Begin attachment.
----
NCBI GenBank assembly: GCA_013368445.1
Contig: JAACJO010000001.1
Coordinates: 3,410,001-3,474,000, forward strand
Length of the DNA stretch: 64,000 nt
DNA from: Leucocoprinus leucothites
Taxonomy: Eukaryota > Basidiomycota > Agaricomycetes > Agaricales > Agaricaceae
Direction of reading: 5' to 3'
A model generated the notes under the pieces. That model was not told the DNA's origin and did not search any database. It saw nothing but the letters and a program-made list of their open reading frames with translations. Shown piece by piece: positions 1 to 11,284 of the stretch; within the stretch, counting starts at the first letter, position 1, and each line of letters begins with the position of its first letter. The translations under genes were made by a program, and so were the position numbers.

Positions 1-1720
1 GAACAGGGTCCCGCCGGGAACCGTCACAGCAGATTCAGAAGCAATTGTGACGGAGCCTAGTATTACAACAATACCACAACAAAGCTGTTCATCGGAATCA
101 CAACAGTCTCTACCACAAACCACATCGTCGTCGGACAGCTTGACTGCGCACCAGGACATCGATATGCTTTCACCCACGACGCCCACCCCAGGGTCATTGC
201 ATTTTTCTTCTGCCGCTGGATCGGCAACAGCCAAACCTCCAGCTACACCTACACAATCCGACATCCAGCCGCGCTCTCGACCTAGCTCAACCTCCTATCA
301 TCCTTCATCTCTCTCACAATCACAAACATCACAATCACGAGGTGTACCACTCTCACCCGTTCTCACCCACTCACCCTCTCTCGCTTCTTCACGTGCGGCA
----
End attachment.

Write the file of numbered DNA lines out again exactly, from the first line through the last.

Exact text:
NCBI GenBank assembly: GCA_013368445.1
Contig: JAACJO010000001.1
Coordinates: 3,410,001-3,474,000, forward strand
Length of the DNA stretch: 64,000 nt
DNA from: Leucocoprinus leucothites
Taxonomy: Eukaryota > Basidiomycota > Agaricomycetes > Agaricales > Agaricaceae
Direction of reading: 5' to 3'
A model generated the notes under the pieces. That model was not told the DNA's origin and did not search any database. It saw nothing but the letters and a program-made list of their open reading frames with translations. Shown piece by piece: positions 1 to 11,284 of the stretch; within the stretch, counting starts at the first letter, position 1, and each line of letters begins with the position of its first letter. The translations under genes were made by a program, and so were the position numbers.

Positions 1-1720
1 GAACAGGGTCCCGCCGGGAACCGTCACAGCAGATTCAGAAGCAATTGTGACGGAGCCTAGTATTACAACAATACCACAACAAAGCTGTTCATCGGAATCA
101 CAACAGTCTCTACCACAAACCACATCGTCGTCGGACAGCTTGACTGCGCACCAGGACATCGATATGCTTTCACCCACGACGCCCACCCCAGGGTCATTGC
201 ATTTTTCTTCTGCCGCTGGATCGGCAACAGCCAAACCTCCAGCTACACCTACACAATCCGACATCCAGCCGCGCTCTCGACCTAGCTCAACCTCCTATCA
301 TCCTTCATCTCTCTCACAATCACAAACATCACAATCACGAGGTGTACCACTCTCACCCGTTCTCACCCACTCACCCTCTCTCGCTTCTTCACGTGCGGCA